Flowers

c9eac060d7e90786c8f1d3d0acdb7670In real life, I don’t have a particularly green thumb. We grow vegetables and herbs in the spare corner of our garden, but most of it is taken up by lawn. The kids ride scooters and balance bikes over the grass and I hang washing out over it: that’s about as much action as the garden sees most days.

My mind, on the other hand, is a beautiful gardener. The singular hallucination that I do not hate and wish away is, of all things, of flowers. They grow across the inanimate surfaces of what I am looking at: walls, floors, furniture, roads, buildings. Mostly they look real, a fresh and lush collection of daisies and violets, roses, lupins, chrysanthemums, orchids and a hundred other varieties I could not name. Occasionally they look a little more cartoonish and psychedelic, or a mix of the two: the realistic and the impossible together. They grow and flourish with extraordinary speed, without leaves or thorns – just flowers. They crowd together in cracks and corners, or spread across a concrete road as I watch.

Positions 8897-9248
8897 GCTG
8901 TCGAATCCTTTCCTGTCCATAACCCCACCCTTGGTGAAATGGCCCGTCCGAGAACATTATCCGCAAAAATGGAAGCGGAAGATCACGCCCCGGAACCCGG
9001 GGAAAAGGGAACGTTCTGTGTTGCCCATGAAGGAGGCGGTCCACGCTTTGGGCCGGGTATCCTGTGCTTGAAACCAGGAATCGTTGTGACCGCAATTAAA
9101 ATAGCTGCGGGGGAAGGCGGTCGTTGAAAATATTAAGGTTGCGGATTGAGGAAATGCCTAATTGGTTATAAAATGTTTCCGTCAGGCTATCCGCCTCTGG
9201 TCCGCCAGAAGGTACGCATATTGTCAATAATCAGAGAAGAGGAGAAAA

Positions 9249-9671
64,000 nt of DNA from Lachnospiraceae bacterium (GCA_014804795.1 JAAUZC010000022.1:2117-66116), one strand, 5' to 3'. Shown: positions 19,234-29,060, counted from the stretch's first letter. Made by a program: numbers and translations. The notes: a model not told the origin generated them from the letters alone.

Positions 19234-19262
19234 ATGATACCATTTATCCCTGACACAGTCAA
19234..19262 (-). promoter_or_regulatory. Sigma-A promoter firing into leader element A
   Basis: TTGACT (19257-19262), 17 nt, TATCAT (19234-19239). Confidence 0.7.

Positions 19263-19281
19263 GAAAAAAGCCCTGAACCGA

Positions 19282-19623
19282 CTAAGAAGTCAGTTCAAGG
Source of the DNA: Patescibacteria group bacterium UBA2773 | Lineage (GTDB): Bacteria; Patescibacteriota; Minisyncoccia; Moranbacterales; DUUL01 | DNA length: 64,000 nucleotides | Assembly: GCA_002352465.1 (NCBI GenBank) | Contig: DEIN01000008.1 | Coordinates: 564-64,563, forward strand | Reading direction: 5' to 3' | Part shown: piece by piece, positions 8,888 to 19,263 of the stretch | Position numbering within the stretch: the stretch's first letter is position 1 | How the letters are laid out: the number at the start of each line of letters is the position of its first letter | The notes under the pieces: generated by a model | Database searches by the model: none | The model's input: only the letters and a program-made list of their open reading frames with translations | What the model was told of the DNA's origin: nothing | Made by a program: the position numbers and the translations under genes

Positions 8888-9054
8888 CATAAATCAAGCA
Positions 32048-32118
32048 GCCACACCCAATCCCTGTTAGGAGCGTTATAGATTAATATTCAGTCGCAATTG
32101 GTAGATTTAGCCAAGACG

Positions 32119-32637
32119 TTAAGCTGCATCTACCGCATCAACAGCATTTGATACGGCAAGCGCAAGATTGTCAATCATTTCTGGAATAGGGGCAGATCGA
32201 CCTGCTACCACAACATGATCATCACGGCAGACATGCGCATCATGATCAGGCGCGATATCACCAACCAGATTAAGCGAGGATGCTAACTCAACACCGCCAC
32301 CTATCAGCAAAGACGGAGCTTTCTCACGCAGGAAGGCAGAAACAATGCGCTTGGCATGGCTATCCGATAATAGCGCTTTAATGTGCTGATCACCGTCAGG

The flowers are a mystery. I don’t know why I see them, why they grow across the frame of a picture or the edge of the bed in front of my eyes. I feel a brief shiver of pleasure when I see them, exquisitely full of colour and life. Then a pang of guilt – does enjoyment mean I am sinking deeper into the sea of psychosis? Cautious, I try to keep the spark of joy in check.

Either way, the voices that usually accompany my hallucinations provide no clues. When I see flowers, the chatter and accusations and instructions from the voices are quiet. It’s a wonder in itself, that I am left to watch in silence. All is peaceful, as the flowers bloom outwards from my broken mind.

 

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